Generally, a managing member of an LLC cannot speak for the LLC in court. The LLC needs to hire a licensed lawyer to do that.
The general rule is that entities may not represent themselves "pro se" through non-lawyer officers and must have a licensed attorney represent them in any court matter (in practice, a court will usually allow an officer or manager to write a letter to the court asking for a brief extension of time to a deadline to obtain a proper lawyer, even though that is logically inconsistent). If an entity does not hire a lawyer, a default judgment will enter against it.
In other words, a CEO or manager or managing member of a company isn't allowed to speak for it in court. This rule is almost universal in the world of legal systems descended from English common law, although sometimes there are narrow statutory exceptions.
The manager of an LLC is a person to whom legal process may be directed to begin a lawsuit, but that isn't the same as representing the LLC in court.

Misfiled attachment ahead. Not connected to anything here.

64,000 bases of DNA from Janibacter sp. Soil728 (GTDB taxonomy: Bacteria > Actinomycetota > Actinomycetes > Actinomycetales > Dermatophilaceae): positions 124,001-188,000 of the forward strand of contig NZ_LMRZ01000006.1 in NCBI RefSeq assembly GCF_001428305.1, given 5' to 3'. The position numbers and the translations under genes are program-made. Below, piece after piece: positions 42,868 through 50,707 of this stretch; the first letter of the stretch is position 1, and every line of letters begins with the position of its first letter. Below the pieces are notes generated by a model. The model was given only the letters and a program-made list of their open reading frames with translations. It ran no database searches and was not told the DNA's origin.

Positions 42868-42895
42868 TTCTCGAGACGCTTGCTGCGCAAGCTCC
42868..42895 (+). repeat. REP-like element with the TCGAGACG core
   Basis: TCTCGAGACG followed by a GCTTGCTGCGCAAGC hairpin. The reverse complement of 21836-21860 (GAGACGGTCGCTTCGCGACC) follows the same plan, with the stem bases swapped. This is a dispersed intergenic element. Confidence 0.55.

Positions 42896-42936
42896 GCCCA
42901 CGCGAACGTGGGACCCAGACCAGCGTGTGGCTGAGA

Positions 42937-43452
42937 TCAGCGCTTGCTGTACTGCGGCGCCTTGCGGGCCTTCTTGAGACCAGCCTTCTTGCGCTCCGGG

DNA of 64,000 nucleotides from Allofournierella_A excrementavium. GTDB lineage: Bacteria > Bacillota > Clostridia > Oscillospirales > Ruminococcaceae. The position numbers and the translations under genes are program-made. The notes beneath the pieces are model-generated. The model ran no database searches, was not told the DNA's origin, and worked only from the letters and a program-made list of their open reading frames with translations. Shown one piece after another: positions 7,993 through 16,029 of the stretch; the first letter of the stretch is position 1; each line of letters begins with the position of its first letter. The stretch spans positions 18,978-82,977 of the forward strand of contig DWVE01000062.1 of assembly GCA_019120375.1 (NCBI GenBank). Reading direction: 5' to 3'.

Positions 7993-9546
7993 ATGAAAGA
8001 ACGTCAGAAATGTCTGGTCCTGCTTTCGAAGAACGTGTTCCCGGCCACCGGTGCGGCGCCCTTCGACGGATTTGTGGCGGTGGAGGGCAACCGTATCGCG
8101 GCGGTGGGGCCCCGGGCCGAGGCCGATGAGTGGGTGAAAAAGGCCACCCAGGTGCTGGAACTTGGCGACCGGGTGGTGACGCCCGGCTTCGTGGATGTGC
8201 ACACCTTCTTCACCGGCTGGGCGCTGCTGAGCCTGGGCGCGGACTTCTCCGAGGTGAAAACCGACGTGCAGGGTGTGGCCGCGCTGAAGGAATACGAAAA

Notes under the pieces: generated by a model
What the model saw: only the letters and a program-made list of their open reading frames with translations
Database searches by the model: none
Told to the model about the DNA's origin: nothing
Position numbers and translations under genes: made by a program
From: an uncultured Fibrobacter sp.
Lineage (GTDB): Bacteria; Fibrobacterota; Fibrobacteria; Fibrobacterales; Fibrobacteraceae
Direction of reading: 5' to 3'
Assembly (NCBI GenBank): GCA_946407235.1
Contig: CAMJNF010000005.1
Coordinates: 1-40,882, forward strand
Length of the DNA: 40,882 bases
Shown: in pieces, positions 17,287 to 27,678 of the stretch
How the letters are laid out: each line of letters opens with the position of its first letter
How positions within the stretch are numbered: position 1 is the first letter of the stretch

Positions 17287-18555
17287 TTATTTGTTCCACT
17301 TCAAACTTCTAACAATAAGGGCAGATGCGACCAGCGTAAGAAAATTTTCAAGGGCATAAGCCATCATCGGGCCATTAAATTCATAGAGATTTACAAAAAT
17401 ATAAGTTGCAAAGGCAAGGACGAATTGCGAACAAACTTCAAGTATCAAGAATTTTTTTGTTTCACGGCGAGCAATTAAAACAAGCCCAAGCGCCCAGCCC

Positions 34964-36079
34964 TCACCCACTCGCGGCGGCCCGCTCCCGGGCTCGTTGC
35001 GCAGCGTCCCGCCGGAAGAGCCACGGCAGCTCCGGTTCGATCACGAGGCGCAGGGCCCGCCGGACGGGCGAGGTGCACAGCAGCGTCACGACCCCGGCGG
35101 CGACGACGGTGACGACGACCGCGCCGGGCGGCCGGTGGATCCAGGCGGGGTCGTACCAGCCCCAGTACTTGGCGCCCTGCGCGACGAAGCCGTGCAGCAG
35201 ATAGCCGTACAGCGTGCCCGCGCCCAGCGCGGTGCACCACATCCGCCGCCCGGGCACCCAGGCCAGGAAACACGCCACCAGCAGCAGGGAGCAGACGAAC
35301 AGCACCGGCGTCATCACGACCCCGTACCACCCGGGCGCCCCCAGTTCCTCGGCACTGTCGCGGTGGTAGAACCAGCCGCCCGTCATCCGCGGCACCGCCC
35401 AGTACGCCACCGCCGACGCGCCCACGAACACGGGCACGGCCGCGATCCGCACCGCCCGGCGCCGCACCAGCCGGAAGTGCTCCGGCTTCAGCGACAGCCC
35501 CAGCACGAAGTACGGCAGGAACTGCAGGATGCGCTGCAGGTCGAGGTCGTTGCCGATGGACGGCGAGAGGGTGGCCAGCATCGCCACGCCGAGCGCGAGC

Wyoming does have an exception to the general rule for small claims court cases at Wyoming Statutes § 1-21-202(b), which states:
Notwithstanding the provisions of Chapter 5 of Title 33 of the Wyoming
Statutes, in small claims court, the state, governmental entities,
natural persons, corporations, partnerships, associations or other
organizations may litigate actions on behalf of themselves in person
or through authorized employees, with or without an attorney, provided
that if an attorney appears, the opposing party is entitled to a
continuance for the purpose of obtaining an attorney of its own.
Keep in mind, however, that small claims court only governs claims of $6,000 or less, and only in cases where the Plaintiff has elected to file a suit using small claims court procedures.
I note that this question is tagged "small claims court" but it isn't clear from the circumstances set forth in the question whether this is merely a claim for a small amount of money or is truly a claim that was filed using the special small claims court procedures in which an attorney is not required.
Wyoming Statutes § 33-5-101 et seq. is the law regulating attorneys which prohibits the unauthorized practice of law that is the basis for the general rule at Wyoming Statutes § 33-5-117 which states:
It shall be unlawful, and punishable as contempt of court, for any
person not a member of the Wyoming state bar to hold himself out or
advertise by whatsoever means as an attorney or counselor-at-law.
This statute isn't perfectly clear on its face, but is understood to codify the universal common law rule so it isn't ambiguous in any way.